Surface representations of BsTrmB (A) and SpTrmB (B) structures colored by atomic type (red, oxygen; blue, nitrogen; white, carbon). The black ribbon represents beta strand 6 and alpha helix E of the second subunit of a dimer.
The rim of polar residues in the interface is only moderately conserved. It seems that this region can accept substitutions of several polar amino acids without losing the ability to dimerize. The interaction in the rim region is formed by a complicated network of hydrogen bonds and water bridges. Not all hydrogen bonds and water bridges are preserved in crystal structures of BsTrmB and SpTrmB despite their sequence similarity (). Apparently, this network of hydrogen bonds and electrostatic interactions is even less similar in more distantly related BsTrmB-like MTases where it is created by different interacting amino acids.
Figure 9 Surface representations of BsTrmB monomer (A) colored by atomic type (red, oxygen; blue, nitrogen; white, carbon) and BsTrmB dimer (B) colored by chain (chain A, green; chain B, orange). Red and yellow overlapping balls represent conserved positions of (more ...)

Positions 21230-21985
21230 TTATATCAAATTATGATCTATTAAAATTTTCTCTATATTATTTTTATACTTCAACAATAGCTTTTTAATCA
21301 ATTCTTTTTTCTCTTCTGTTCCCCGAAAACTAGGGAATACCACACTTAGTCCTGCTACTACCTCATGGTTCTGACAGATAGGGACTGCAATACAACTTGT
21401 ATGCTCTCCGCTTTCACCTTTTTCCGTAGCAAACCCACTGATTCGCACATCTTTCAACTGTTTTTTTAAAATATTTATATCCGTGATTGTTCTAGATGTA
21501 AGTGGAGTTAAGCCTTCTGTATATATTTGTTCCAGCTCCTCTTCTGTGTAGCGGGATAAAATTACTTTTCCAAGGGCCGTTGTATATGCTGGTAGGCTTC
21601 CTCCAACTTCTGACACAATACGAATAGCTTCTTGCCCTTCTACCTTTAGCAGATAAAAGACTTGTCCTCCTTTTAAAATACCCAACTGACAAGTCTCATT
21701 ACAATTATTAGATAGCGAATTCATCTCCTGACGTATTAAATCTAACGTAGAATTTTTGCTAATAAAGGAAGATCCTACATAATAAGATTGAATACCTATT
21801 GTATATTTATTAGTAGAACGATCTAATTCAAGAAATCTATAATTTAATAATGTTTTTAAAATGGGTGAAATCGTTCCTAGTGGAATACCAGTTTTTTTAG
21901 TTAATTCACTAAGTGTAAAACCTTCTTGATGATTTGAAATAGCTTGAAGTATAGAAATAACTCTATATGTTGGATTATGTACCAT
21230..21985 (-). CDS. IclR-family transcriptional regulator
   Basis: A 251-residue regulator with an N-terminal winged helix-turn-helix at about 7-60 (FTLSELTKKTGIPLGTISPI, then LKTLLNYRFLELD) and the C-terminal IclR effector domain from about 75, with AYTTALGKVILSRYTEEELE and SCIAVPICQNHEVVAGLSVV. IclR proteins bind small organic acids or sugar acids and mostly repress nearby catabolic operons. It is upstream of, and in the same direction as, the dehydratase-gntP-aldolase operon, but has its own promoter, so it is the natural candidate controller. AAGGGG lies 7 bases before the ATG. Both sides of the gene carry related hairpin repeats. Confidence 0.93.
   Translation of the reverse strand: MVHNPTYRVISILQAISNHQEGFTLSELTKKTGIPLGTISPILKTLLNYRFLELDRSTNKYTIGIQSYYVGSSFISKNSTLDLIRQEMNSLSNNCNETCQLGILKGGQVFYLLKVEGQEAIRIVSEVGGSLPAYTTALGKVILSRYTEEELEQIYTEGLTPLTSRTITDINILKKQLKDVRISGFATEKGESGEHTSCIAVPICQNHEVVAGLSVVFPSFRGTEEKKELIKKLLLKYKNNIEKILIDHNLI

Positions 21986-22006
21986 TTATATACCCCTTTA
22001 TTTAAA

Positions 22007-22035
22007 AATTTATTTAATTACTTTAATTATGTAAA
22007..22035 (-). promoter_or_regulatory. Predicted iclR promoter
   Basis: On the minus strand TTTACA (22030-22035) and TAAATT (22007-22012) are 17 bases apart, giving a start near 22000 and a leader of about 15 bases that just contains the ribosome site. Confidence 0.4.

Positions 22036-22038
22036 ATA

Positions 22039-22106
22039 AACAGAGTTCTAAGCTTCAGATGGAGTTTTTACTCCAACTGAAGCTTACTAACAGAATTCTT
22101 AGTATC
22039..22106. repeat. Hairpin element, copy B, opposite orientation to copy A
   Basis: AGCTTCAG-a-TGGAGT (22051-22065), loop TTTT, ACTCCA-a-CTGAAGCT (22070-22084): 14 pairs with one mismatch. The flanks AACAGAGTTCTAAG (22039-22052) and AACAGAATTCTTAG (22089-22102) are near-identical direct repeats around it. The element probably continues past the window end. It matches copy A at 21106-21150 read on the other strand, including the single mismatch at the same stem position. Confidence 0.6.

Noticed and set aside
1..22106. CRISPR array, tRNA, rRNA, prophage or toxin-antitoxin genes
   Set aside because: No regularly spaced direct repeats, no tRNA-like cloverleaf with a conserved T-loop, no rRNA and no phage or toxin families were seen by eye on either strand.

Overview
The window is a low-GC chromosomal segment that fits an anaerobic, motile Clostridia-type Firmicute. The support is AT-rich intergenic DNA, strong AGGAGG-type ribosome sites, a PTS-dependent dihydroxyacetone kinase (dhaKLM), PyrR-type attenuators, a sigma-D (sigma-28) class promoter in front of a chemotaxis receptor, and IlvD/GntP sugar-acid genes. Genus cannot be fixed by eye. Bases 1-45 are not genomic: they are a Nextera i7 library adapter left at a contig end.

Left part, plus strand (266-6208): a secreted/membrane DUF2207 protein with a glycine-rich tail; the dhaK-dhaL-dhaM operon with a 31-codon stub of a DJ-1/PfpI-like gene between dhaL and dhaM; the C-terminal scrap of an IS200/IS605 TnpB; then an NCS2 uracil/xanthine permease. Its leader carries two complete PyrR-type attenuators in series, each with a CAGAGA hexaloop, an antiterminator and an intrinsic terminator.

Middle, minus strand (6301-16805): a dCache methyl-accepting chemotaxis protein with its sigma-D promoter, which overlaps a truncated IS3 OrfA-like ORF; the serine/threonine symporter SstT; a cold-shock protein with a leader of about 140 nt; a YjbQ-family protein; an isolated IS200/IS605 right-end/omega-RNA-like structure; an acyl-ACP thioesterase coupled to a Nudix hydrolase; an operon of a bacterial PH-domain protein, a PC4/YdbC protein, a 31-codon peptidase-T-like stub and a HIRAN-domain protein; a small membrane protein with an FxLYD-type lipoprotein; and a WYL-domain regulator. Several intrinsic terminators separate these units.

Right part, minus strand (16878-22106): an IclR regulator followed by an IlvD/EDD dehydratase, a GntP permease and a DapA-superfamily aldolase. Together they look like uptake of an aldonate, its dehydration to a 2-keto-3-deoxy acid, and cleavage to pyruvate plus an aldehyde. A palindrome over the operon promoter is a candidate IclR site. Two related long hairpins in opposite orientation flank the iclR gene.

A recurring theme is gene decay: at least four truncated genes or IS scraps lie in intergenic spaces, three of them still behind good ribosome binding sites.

Identification of the ligand-binding and active sites
At present only the structure of the ligand-free BsTrmB is available. However, from the homology to other RFMs, the knowledge that AdoMet acts as a co-factor in the tRNA (m7
G46) methylation reaction, and the mutagenesis data obtained for the orthologous EcTrmB enzyme (24
) it is possible to identify the functionally important sites.
RFMs bind the methyl donor AdoMet in a deep groove formed by the C-terminal edges of strands 1–3. This is the most conserved region in the RFM superfamily, both at the sequence and structure level. The comparison of BsTrmB to the structure of catechol O-MTase (COMT) complexed with AdoMet () shows conservation of the AdoMet-binding residues typical for motifs I, II and III. We carried out computational docking of AdoMet to the BsTrmB structure, which revealed that the preferred binding of the cofactor is similar to that observed in other members of the superfamily (Supplementary Data). According to the sequence conservation and the docking model, Glu44 is inferred to coordinate the methionine moiety, Glu69 may coordinate the ribose hydroxyl groups, and Asp96 may coordinate the N6 group of the adenine moiety.